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Computer Science

Streamlining space structures

A new computational framework marries ideas from computer graphics with civil engineering to reduce times and costs of constructing frame-based structures.

Using a new computer framework, the design and construction of space structures, such as this train station model, is a faster and less costly affair. © 2017 KAUST

Space structures can take many forms— from pylons and bridges to public buildings, such as a train station (see image). These constructions consist of metal beams that converge at nodes to create a geometrically repeating, freestanding structure. A KAUST-led research group has developed a framework that could reduce construction time and the total volume of building materials.

“We want space structures to be statically sound, aesthetically pleasing and reflect the architect’s desired design,” says Chengcheng Tang, former KAUST PhD student who is now a postdoctoral researcher at Stanford University. “Most importantly, we want to minimize the construction cost. The volume of the material used for making the required beams is one of the most significant costs.”

“Together, this presents a complex formula that’s difficult to solve, so we broke it down into more easily managed subproblems,” adds Caigui Jiang, lead author of the group’s paper, also a KAUST Ph.D. alumnus, now a postdoctoral researcher at the Max Planck Institute for Informatics. 

Jiang and his team created a framework that can generate a structurally sound space frame while also calculating an ideal set of beam thicknesses and assigning them where needed. “Our algorithm can automatically assign thick beams in sections with strong tension or compression forces,” explains Jiang. This objective assessment means that superfluous beams are not assigned, thereby reducing material wastage.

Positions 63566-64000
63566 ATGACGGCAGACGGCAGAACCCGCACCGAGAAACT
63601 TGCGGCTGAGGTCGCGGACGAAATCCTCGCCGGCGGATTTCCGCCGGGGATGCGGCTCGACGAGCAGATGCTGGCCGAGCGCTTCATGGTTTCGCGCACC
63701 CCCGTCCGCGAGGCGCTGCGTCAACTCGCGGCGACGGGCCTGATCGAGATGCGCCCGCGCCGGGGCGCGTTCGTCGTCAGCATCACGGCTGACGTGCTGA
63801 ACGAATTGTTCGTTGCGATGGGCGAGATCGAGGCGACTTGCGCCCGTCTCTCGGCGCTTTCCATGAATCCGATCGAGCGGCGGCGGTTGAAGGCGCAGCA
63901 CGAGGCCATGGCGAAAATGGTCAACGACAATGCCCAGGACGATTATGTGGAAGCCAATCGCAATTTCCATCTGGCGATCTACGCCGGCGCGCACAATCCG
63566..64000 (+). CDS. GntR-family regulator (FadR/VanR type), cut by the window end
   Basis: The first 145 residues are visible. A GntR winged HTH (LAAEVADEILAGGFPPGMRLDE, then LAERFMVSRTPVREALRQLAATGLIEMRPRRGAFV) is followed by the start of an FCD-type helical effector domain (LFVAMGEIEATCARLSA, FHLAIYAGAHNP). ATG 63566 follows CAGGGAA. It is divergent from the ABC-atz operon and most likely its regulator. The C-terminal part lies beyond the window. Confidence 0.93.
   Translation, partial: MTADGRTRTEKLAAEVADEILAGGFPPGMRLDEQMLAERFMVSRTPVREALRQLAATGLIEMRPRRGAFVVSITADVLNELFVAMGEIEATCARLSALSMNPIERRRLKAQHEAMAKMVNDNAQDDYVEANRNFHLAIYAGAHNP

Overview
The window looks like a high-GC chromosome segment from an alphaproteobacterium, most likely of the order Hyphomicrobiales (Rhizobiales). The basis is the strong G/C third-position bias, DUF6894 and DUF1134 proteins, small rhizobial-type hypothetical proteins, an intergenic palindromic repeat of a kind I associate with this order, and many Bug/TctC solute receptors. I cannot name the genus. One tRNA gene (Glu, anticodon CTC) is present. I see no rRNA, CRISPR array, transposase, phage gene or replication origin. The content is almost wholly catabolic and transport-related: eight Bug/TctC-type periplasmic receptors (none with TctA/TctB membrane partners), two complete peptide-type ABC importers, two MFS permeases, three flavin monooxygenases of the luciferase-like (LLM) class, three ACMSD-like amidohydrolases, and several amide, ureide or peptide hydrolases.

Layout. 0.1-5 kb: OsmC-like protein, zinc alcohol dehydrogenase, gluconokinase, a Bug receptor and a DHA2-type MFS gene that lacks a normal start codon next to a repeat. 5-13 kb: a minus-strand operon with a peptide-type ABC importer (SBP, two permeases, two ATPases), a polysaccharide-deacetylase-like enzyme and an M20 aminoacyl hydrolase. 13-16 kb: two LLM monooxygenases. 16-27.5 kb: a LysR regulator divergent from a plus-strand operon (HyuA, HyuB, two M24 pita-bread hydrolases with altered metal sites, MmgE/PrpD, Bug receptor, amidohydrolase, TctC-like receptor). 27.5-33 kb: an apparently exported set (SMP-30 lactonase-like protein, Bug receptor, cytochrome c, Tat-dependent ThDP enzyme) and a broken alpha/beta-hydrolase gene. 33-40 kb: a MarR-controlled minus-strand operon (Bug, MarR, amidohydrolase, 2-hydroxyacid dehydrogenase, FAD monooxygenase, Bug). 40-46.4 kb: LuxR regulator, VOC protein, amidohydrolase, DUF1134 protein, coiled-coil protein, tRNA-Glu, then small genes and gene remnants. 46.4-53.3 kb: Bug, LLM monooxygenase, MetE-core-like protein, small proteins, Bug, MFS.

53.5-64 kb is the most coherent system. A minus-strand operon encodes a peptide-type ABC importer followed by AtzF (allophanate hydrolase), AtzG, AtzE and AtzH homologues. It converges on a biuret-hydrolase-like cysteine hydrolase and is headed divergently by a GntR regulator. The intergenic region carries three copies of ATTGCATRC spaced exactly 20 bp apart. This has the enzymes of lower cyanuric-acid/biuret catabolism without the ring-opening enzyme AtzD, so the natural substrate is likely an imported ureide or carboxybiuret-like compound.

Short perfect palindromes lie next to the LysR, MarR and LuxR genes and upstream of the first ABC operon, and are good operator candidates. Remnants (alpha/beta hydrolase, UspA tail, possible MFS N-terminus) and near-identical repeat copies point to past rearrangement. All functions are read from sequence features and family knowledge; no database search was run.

The first example of its kind, this algorithm completes its calculation much faster than any existing framework. Current techniques mandate a multistep process, whereby algorithms produce a half-finished design that must be manually refined by engineers, further adding to design time and resource requirements.

Jiang and Tang’s research brings together two seemingly disparate fields: computer graphics and civil engineering. While the former operates in a space largely unaffected by real-world forces and constraints, its researchers are increasingly bridging the gap into the physical world: “Many people in the computer graphics community are starting to work on structural engineering problems,” says Tang. “More recently, this community has also started to push the physical realization of digital design, such as in abstract furniture and 3D printing.”

In the future, says Jiang, they could attempt to integrate more physical considerations into their framework. Also, Tang hopes to investigate existing constructions as a source of data that, when combined with computational design methods, could be used to inform engineering projects.

Research leader Peter Wonka explained that both Jiang and Tang had been students in the Visual Computing Center. “It was exciting to see them grow over the course of their Ph.D. studies to become excellent researchers in the area of visual computing,” says Wonka.


  1. Jiang, C., Tang, C., Seidel, H-P. & Wonka, P. Design and volume optimization of space structures. ACM Transactions on Graphics 36, 159 (2017).| article

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